High Gas Prices Leave U.S. Industry Constrained

Soaring gas prices have raised manufacturing and transportation costs for many U.S. industries and the situation will likely resume as the U.S. continues to export more gas to Europe in order to make up for Russian supplies lost to sanctions.

U.S. natural gas futures have doubled this year, increasing more than retail gasoline and diesel prices that have made the public angry at the energy industry and the government.

While many industry executives have been asking the government to stop exporting gas and prioritize its own needs, gas producers are pushing for more export capacity and additional drilling permits.

Russia’s invasion of Ukraine and the subsequent Western sanctions have pushed up demand for U.S. LNG. U.S. LNG plants consumed 15% of domestic production in mid-March.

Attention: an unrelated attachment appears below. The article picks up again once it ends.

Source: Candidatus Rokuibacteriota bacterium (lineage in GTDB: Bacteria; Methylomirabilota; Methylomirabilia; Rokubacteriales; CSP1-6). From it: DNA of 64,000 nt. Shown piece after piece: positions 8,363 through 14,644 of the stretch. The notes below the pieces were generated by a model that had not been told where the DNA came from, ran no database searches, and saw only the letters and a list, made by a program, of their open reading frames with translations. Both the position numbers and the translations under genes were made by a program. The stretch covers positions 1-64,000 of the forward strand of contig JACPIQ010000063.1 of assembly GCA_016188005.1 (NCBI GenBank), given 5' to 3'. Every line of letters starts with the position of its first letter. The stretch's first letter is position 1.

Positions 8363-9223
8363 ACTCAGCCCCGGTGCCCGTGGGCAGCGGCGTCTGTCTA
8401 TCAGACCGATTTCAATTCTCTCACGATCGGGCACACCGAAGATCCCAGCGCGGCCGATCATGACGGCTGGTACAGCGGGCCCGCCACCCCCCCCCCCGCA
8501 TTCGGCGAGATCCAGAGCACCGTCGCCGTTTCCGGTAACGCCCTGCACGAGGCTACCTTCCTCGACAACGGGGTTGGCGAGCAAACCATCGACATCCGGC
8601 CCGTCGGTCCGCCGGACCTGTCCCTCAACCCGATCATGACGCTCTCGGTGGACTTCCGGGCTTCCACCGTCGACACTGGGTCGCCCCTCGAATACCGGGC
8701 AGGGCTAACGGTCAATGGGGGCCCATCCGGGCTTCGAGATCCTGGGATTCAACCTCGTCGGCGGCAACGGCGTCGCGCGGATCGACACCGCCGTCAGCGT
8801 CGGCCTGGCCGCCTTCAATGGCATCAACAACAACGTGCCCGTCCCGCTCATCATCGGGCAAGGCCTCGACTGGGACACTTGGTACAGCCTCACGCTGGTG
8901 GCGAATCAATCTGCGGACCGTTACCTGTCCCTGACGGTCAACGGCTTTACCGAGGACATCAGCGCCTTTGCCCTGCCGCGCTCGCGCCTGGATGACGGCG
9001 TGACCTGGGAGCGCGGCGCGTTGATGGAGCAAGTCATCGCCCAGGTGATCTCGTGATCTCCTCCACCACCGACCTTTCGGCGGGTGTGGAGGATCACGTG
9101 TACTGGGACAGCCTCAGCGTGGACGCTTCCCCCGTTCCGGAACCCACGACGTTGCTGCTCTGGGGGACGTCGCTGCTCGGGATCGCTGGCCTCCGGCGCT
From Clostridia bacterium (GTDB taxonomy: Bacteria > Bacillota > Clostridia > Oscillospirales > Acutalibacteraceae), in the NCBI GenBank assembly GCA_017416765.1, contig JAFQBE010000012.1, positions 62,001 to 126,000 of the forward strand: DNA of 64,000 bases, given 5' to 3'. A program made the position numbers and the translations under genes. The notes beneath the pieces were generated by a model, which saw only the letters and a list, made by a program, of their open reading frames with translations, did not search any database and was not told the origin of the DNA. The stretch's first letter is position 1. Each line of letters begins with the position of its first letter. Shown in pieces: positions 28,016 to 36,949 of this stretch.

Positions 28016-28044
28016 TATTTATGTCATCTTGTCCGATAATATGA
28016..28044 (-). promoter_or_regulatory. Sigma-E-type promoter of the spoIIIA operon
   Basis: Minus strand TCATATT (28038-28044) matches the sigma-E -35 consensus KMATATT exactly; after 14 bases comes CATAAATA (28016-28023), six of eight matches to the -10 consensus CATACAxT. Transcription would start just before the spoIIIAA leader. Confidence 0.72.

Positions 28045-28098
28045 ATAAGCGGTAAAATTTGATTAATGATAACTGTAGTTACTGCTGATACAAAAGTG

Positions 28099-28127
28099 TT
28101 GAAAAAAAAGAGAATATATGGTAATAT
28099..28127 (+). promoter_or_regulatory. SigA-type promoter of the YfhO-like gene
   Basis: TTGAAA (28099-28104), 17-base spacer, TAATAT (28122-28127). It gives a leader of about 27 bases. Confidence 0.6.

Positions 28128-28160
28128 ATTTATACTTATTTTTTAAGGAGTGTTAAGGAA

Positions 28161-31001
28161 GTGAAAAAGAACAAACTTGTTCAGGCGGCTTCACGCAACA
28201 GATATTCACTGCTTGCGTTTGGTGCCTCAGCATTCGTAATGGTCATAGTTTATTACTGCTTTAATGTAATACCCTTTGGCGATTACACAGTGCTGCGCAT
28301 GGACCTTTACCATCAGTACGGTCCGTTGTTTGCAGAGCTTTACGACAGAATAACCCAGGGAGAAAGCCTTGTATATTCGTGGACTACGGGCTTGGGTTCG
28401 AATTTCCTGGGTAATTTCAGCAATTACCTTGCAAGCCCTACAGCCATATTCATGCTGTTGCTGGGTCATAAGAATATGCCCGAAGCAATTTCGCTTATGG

Manufacturing companies will have to pass the costs to consumers as higher gas prices are driving up costs.

U.S. natural gas futures have surged to $7.854 per mmBtu on Friday from $3.730 at the start of 2022 but remain far lower than Europe’s benchmark of $31 and Asia’s of $24 per mmBtu.

The prices are expected to remain elevated with growing demand from Europe, which is trying to wean itself off Russian imports.

The Industrial Energy Consumers of America (IECA), a trade group whose members include smelters, plastics and paper-goods makers, wants the government to stop approving LNG export permits until low U.S. gas stockpiles are rebuilt.

Some businesses are concerned that heating bills could skyrocket next winter.

LNG industry executives said high prices should drive new production. They ask the Biden administration to approve new projects.

They ask for both additional pipeline development and export facility development. Still, most new projects will not come online until late next year or 2024.

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